Once you have this baseline understanding, data cleansing and control remediation in place, you can look for odd things happening that indicate an expected workflow has not been followed. For example, in user provisioning, say you are looking at HR data, and correlate it continuously with active directory. All of a sudden you see a load of users with admin privileges, but who are not admins. And you can see them using a generic user name (Windows 365). It also looks like the group in AD is for interns. Why is this? Is it anything to worry about? What do the logs say about how those privileges are being used?
This kind of ‘risk hunting’ can make sure environments are managed to stop windows of exploitability occurring that threats can exploit, even if they only happen for a short time.
Walking down this path is an effective way for security teams to use data to ‘clean up shop’ on the upstream foundations of cyber-hygiene that are cheaper and less resource intensive than the downstream activities of detecting and responding to potential or actual incidents.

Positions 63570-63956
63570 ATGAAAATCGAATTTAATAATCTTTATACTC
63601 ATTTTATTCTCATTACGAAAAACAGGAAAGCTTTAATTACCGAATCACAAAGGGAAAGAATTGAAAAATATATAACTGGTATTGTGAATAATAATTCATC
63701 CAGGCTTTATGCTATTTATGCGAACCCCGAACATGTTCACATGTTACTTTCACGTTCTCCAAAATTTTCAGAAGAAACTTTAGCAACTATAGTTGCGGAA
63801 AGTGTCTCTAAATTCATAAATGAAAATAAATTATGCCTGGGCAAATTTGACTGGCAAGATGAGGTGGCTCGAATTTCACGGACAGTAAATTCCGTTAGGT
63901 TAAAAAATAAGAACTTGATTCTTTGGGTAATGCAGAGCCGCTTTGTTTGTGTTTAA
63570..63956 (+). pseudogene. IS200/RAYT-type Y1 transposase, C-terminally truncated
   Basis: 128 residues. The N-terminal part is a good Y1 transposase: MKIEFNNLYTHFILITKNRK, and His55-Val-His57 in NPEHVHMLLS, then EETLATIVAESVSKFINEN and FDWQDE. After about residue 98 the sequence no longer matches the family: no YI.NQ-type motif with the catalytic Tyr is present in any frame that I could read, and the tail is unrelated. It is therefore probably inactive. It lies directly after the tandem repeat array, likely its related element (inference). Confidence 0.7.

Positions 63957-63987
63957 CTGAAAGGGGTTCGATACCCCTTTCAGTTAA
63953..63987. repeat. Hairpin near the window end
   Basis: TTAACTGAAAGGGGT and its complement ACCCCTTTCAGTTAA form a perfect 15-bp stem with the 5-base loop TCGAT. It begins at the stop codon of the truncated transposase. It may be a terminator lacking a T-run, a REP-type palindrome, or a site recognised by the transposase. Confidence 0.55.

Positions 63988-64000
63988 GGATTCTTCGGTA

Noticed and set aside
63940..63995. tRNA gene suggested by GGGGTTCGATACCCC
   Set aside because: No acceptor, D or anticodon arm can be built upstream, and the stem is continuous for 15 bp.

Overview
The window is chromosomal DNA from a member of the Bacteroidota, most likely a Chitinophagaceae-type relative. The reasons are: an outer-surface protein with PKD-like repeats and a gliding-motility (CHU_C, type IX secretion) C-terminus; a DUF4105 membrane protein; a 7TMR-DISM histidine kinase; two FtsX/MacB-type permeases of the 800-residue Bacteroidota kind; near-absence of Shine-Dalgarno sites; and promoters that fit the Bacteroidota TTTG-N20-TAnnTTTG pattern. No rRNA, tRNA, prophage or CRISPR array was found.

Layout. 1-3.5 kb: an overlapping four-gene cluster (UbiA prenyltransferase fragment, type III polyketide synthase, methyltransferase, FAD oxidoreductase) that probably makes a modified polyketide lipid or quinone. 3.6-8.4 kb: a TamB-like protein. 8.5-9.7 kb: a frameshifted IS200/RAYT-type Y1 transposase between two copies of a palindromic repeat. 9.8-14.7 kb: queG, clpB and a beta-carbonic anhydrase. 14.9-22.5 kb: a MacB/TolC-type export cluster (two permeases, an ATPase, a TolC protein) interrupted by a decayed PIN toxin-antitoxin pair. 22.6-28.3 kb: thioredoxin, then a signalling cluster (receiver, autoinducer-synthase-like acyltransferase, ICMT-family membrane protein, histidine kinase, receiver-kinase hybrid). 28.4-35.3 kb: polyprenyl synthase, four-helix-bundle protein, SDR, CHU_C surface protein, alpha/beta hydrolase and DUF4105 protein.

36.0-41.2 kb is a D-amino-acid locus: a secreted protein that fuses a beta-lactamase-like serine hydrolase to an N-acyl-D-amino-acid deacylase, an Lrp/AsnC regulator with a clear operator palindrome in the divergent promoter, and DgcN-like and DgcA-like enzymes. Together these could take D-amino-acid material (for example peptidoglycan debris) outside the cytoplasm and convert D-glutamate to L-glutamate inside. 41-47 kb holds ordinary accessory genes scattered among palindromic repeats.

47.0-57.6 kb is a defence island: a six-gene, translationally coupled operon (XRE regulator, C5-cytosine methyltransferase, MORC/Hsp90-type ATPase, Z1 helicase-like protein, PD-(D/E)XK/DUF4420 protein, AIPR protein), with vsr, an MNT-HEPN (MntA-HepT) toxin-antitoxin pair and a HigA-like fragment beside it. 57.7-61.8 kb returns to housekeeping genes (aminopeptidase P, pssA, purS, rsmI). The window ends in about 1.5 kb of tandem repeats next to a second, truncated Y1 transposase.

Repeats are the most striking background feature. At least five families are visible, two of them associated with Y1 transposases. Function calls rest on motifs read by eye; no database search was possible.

A comprehensive, well maintained inventory can also feed better context into detection processes, helping to reduce confusion and effort that arises when incidents occur, when a trusted inventory is very handy.
It also gives stakeholders a good understanding of how much trust they can have in a data source at a given a point in time. That’s critical, because for people to trust insights to support decisions – especially when those metrics are being reported to Executives – they first have to have confidence in the completeness and accuracy of the picture they’re being shown.
Questions like ‘How sure are you that’s everything?’ or challenges like ‘That bit of data is wrong, and I’m now going to question all your analysis…’ are not uncommon hurdles that security teams have to navigate when pushing data up the chain or across to peers in IT. And while it’s not always the case you need to be at 100% confident you have everything, if you look at recent breaches, it’s increasingly essential to have strong handle on how much you know you know, and how much you know you don’t.